Focus group discussions involving 100 rural women in five communities of Akwa Ibom State, Nigeria were carried out over a six-month period. The aim was to determine if the beliefs and practices of our rural dwellers are such that contribute to maternal morbidity. The discussions revealed that the participants had a shallow knowledge of the causes of complications in pregnancy. Complications were largely attributed to spirits and other harmless events. Reducing physically demanding activities in pregnancy was ascribed to laziness and sexual intercourse was largely to be avoided. There was no food taboos specific to pregnancy, but food restrictions were described. Antenatal and intrapartum care by spiritual and traditional midwives was considered superior to orthodox care. Practices by the midwives include turning a baby in an abnormal lie, massaging the vagina with oil in labour; conducting delivery without gloves, pulling on the cord, manually removing or squeezing out the placenta if delivery is not spontaneous. Management of complications involves divinations, use of herbs and other concoctions, anointing oil, prayers and fasting. Puerperal seclusion practiced to varying degrees and maybe beneficial. Most beliefs and practices of our rural women are potential contributors to maternal morbidity. A few are harmless or even beneficial. Public enlightenment and education of our rural dwellers while incorporating the harmless/beneficial practices into modern obstetric care services will help reduce maternal morbidity.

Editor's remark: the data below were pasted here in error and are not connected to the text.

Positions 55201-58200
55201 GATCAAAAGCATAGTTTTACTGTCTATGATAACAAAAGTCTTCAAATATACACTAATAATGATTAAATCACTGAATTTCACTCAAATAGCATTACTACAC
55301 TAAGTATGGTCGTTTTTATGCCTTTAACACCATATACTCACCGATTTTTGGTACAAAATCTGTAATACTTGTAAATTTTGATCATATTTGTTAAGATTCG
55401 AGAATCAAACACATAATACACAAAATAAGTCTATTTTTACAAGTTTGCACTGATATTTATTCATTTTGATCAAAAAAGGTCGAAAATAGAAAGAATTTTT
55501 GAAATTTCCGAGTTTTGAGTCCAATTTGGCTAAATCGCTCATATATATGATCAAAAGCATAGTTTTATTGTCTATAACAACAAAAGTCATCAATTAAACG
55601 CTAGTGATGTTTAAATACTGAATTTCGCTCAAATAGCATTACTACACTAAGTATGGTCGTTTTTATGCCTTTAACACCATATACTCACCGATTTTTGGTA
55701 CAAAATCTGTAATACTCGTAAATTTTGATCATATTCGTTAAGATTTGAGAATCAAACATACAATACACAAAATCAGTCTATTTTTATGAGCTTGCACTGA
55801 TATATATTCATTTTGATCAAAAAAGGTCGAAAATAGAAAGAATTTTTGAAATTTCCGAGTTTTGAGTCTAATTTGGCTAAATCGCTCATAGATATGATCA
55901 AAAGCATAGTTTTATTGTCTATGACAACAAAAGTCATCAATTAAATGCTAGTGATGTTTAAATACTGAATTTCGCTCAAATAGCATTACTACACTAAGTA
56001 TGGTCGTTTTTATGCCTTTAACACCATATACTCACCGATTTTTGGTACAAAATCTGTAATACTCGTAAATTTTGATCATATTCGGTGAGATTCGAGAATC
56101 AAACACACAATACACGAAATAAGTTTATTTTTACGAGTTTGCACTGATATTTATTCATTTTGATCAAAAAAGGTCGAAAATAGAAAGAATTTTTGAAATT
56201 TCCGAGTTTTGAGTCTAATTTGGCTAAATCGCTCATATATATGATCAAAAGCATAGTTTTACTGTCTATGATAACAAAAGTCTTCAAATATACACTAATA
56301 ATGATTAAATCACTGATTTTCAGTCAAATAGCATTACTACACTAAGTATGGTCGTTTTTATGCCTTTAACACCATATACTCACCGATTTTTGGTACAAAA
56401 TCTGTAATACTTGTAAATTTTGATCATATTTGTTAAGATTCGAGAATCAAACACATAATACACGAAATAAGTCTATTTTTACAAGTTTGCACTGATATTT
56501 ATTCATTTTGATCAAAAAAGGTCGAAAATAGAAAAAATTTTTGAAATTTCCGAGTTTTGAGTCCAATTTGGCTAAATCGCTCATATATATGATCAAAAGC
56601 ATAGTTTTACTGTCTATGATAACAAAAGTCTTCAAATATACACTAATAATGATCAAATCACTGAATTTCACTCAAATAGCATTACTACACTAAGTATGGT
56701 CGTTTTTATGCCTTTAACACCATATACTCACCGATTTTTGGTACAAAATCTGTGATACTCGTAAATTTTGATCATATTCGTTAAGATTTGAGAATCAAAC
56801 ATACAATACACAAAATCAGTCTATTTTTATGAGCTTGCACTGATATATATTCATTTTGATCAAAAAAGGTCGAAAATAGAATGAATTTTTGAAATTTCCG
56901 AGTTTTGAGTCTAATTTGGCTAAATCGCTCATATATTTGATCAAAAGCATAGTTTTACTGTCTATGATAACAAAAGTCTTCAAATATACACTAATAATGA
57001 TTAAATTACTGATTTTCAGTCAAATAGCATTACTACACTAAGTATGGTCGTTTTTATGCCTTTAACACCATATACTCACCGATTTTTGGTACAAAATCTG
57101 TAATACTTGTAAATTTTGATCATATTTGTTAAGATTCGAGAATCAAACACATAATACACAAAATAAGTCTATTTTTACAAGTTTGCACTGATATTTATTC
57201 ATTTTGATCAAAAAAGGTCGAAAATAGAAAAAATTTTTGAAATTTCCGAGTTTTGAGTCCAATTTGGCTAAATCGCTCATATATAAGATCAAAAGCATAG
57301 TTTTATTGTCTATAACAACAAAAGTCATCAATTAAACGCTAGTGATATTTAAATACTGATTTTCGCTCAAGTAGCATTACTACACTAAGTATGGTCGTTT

KEYWORDS: Pregnancy, Beliefs and Practices